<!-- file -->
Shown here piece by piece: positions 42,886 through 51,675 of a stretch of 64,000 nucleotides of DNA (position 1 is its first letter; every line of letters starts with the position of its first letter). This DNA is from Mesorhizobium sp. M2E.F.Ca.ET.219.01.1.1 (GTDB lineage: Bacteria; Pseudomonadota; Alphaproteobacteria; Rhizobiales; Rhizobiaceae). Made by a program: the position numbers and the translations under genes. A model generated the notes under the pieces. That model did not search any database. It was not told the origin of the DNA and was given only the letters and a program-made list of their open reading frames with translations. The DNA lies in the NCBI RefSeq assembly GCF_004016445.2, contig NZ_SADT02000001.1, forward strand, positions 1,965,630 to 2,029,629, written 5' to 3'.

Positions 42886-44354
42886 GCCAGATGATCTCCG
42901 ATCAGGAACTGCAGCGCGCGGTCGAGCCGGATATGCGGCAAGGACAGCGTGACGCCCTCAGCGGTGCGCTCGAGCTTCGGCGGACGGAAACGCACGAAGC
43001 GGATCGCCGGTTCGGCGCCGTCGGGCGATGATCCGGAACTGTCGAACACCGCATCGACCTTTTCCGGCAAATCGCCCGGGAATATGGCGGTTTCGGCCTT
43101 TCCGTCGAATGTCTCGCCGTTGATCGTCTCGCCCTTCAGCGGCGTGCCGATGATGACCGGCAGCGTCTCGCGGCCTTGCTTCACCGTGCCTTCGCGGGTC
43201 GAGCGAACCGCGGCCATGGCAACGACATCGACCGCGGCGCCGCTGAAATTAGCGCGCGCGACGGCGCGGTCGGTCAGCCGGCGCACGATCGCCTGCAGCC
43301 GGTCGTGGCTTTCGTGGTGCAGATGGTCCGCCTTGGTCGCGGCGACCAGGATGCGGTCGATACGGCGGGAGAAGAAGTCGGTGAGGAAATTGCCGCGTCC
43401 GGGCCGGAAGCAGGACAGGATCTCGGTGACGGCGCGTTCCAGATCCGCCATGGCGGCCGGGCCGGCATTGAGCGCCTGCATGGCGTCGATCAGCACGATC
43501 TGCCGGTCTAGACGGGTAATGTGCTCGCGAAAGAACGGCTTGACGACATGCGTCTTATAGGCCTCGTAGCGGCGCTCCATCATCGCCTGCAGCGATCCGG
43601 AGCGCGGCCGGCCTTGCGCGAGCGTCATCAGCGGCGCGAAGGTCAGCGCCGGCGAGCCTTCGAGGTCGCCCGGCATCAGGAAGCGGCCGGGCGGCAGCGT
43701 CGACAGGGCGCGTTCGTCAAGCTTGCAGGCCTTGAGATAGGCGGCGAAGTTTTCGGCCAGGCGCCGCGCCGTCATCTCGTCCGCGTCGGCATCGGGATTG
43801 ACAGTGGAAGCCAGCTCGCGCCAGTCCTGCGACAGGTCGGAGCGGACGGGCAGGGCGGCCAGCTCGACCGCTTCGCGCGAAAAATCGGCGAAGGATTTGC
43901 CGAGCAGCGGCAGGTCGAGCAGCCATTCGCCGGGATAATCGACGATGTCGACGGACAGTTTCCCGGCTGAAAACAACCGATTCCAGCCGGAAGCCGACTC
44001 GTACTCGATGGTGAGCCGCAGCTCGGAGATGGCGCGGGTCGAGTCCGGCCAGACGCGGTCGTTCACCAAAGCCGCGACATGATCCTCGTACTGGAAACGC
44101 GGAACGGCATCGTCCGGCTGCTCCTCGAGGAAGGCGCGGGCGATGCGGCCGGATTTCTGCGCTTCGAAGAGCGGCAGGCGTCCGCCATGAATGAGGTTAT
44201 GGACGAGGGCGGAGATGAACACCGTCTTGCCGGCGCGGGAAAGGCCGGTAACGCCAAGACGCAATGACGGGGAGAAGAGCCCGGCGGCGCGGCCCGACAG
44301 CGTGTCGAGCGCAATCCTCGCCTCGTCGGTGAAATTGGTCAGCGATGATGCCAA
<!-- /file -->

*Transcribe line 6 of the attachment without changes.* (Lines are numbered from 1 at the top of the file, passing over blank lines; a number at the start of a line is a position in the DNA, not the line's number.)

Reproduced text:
43101 TCCGTCGAATGTCTCGCCGTTGATCGTCTCGCCCTTCAGCGGCGTGCCGATGATGACCGGCAGCGTCTCGCGGCCTTGCTTCACCGTGCCTTCGCGGGTC